restricted access The Mountain Villa of Embracing Beauty (Huanxiu Shanzhuang)
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hua n x iu sh a nz hua ng THE MOUNTAIN VILLA OF EMBRACING BEAUTY The rockery at the Mountain Villa of Embracing Beauty is widely regarded as the finest in any Chinese garden. The rockery was built by Ge Yuliang (1764–1830), a master of the art of constructing artificial mountains during the reign of the emperor Qianlong. From the Lu Yuan Conghua (Miscellaneous Remarks on Lu Garden) by Qian Yun of the Qing Dynasty, we hear about the skill of Ge Yuliang: “Lately, there is a man named Ge Yuliang, a native of Changzhou, whose way of piling a rockery is even better than the others . . . and the rockery in front of the study in the home of Sun Guyuan (Sun Jun) is also piled under his direction.” It is rare that an individual attribution can be made for the design of a garden in Suzhou. Painting and calligraphy are almost always attributable, but the designers of gardens are seen more as skilled artisans and not as authors of works. The rockery in the Mountain Villa of Embracing Beauty is a notable exception. A MOUNTAIN AT THE CENTER Unlike most Suzhou gardens, where water lies at the center, the Mountain Villa of Embracing Beauty is centered on Ge’s rockery of porous white Tai Lake limestone with its concealed paths, ravines, bridges, and chambers. Limestone is a relatively soft rock which weathers and erodes into smooth 96 the gardens of suzhou shapes, and Ge exploits these karst characteristics by opening holes and cavities in the rockery. The rockery occupies a proportionately large area of this small garden—about 500 square meters of the total garden area of 2,200 square meters. Holes in the rockery appear as dark recesses from the terrace in front of the artificial mountain, but are sources of sharp southern light in the spaces within the rockery. Ge Yuliang states the objective of rockery construction: “Only when it is exactly the same as a real hill or cave can one say a good job has been done.” Other rockeries by Ge include one in Suzhou—the rockery in the One Pavilion Garden. Outside Suzhou, extant works attributed to Ge include the rockery at Yan Yuan in Changshu, Xiaopan Gu in Yangzhou, and Shuihui Yuan in Rugao. The spaciousness of the paths and chambers in the rockery distinguish it from others in Suzhou and elsewhere. Access to the rockery is often limited so, if allowed, explore these spaces by entering at the small bridge on the southwest corner. The path leading inside is a narrow shelf at the bot1 2 3 4 Figure 66. Plans of the Mountain Villa of Embracing Beauty. The plan at left shows the chambers inside the rockery while the one at right shows the garden from above. 1. Rockery 3. Mountain Villa 2. Internal Chambers 4. Putting a Question to the Spring Pavilion the mountain villa of embracing beauty 97 tom of the steep face of the rockery which gives it a sense of being caught between the mountain and the stream. Two diagonal spaces intersect in the center of the rockery. One runs from the Housing the Mountain with a Half-Filled Pool in Autumn Hall in the northwest, along a creek, and upward to the southeast toward the most important specimen tree in the garden, an aged hackberry that casts a contorted shadow on the eastern enclosing wall of the garden. The other diagonal runs roughly southwest to northeast and connects the two internal chambers of the rockery via a stone bridge. In the reign of Qing emperor Qianlong, the garden was the residence of the scholar Shen Shixing. For two hundred years, the garden was owned, in succession, by Jiang Ji, Bi Yuan, and the scholar Sun Shiyi. The Wang family occupied the garden beginning in the reign of Qing emperor Daoguang (1841). Eight years later, in 1849, the Wang Ancestral Hall and the Figure 67. The rockery towers above the terrace in front of the four-sided hall. 98 the gardens of suzhou Villa for Cultivation were constructed. The East Garden was repaired and the main hall in the garden, located on the terrace south of the rockery, was named the Mountain Villa of Embracing Beauty—the name which was soon applied to the entire garden. The garden was dilapidated by 1949 with only the rockery and Buqiu Fang, Replenishing Autumn Landboat, remaining among the original structures. The skillful construction of the rockery makes it unnecessary...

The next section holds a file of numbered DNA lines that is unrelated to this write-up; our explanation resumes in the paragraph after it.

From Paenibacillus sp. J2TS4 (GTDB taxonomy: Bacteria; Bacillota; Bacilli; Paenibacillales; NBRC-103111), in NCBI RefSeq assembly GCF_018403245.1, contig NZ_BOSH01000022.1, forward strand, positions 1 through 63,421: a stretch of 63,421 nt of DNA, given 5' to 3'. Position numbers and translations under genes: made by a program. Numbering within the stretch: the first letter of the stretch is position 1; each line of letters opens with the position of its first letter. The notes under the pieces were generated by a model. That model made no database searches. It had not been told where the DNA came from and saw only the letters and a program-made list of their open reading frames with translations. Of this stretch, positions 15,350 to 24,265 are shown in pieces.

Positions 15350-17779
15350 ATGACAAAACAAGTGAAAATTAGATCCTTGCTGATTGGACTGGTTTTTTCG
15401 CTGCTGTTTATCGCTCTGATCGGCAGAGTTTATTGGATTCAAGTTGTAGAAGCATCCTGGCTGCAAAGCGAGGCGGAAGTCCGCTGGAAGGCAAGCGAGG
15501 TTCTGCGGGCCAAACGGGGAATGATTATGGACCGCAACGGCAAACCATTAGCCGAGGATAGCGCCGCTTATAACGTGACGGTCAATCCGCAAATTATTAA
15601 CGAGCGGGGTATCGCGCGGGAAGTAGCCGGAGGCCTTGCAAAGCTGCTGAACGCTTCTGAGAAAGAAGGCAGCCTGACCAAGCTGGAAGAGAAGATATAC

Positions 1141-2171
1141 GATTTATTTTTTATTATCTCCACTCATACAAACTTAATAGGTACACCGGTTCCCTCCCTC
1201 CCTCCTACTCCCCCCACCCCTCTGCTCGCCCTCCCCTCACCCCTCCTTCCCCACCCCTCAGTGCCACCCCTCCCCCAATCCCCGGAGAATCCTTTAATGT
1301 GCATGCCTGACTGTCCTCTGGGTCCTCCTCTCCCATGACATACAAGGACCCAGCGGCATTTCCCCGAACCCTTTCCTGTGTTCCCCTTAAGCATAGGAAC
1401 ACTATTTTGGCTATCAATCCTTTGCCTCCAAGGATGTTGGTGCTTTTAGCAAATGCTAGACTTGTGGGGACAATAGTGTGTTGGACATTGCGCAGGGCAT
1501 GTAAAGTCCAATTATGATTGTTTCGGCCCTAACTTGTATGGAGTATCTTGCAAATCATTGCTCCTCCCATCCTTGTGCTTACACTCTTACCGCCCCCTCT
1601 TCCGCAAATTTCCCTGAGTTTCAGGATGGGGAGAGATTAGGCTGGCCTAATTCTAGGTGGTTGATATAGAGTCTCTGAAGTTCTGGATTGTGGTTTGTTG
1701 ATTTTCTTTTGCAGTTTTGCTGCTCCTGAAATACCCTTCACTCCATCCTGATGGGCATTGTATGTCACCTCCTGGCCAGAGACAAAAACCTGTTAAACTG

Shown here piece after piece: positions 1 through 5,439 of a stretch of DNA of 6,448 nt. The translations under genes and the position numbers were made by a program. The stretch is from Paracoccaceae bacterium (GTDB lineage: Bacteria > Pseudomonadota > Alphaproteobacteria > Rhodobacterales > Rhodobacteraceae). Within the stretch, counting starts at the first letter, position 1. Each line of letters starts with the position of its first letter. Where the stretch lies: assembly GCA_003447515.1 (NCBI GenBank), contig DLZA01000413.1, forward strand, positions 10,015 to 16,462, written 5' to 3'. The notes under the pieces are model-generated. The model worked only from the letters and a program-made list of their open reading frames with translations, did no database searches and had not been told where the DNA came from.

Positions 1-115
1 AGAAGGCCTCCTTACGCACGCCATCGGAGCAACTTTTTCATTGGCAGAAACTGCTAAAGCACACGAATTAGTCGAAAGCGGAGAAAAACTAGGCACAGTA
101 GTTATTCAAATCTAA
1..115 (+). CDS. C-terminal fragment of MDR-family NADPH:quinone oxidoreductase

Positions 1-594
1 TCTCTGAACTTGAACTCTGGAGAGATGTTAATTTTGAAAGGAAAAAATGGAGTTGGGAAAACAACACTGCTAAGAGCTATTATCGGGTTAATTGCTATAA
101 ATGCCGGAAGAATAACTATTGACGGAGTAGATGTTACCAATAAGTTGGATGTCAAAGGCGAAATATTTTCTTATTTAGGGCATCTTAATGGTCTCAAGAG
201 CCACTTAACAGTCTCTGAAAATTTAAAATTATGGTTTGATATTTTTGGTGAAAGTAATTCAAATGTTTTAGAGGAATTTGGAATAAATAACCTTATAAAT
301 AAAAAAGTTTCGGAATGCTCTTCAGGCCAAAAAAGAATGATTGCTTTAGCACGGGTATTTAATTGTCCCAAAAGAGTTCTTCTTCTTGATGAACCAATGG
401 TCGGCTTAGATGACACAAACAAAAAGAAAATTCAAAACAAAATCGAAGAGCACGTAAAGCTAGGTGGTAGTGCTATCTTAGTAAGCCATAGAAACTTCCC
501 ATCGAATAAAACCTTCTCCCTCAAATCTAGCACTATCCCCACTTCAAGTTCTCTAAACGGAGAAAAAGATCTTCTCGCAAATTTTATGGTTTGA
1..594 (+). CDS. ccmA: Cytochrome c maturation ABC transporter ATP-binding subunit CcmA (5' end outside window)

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Subject Headings

  • Historic gardens -- China -- Suzhou (Jiangsu Sheng).
  • Gardens, Chinese -- China -- Suzhou (Jiangsu Sheng).
  • Landscape architecture -- China -- Suzhou (Jiangsu Sheng).
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